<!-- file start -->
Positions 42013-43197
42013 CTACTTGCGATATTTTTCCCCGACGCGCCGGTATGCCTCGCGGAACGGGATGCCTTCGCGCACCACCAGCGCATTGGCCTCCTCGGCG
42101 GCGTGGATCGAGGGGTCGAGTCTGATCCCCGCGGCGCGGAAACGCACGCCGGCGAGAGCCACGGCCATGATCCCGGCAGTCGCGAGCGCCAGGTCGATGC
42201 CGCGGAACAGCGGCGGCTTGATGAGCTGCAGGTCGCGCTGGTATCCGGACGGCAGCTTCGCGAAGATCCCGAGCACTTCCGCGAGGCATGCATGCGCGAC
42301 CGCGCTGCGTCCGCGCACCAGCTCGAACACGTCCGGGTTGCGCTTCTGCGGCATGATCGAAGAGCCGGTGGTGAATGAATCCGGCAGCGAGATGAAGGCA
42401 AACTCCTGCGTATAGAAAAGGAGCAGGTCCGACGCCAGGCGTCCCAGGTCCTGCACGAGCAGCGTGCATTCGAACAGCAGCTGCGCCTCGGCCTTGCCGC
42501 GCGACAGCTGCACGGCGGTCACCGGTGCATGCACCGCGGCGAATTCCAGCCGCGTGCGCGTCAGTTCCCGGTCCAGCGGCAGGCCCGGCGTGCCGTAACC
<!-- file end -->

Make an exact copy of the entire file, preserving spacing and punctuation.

Positions 42013-43197
42013 CTACTTGCGATATTTTTCCCCGACGCGCCGGTATGCCTCGCGGAACGGGATGCCTTCGCGCACCACCAGCGCATTGGCCTCCTCGGCG
42101 GCGTGGATCGAGGGGTCGAGTCTGATCCCCGCGGCGCGGAAACGCACGCCGGCGAGAGCCACGGCCATGATCCCGGCAGTCGCGAGCGCCAGGTCGATGC
42201 CGCGGAACAGCGGCGGCTTGATGAGCTGCAGGTCGCGCTGGTATCCGGACGGCAGCTTCGCGAAGATCCCGAGCACTTCCGCGAGGCATGCATGCGCGAC
42301 CGCGCTGCGTCCGCGCACCAGCTCGAACACGTCCGGGTTGCGCTTCTGCGGCATGATCGAAGAGCCGGTGGTGAATGAATCCGGCAGCGAGATGAAGGCA
42401 AACTCCTGCGTATAGAAAAGGAGCAGGTCCGACGCCAGGCGTCCCAGGTCCTGCACGAGCAGCGTGCATTCGAACAGCAGCTGCGCCTCGGCCTTGCCGC
42501 GCGACAGCTGCACGGCGGTCACCGGTGCATGCACCGCGGCGAATTCCAGCCGCGTGCGCGTCAGTTCCCGGTCCAGCGGCAGGCCCGGCGTGCCGTAACC